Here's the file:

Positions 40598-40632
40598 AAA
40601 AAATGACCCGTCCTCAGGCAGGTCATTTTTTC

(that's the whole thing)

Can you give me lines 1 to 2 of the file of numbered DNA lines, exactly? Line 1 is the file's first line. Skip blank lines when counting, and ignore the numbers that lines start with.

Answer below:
Positions 40598-40632
40598 AAA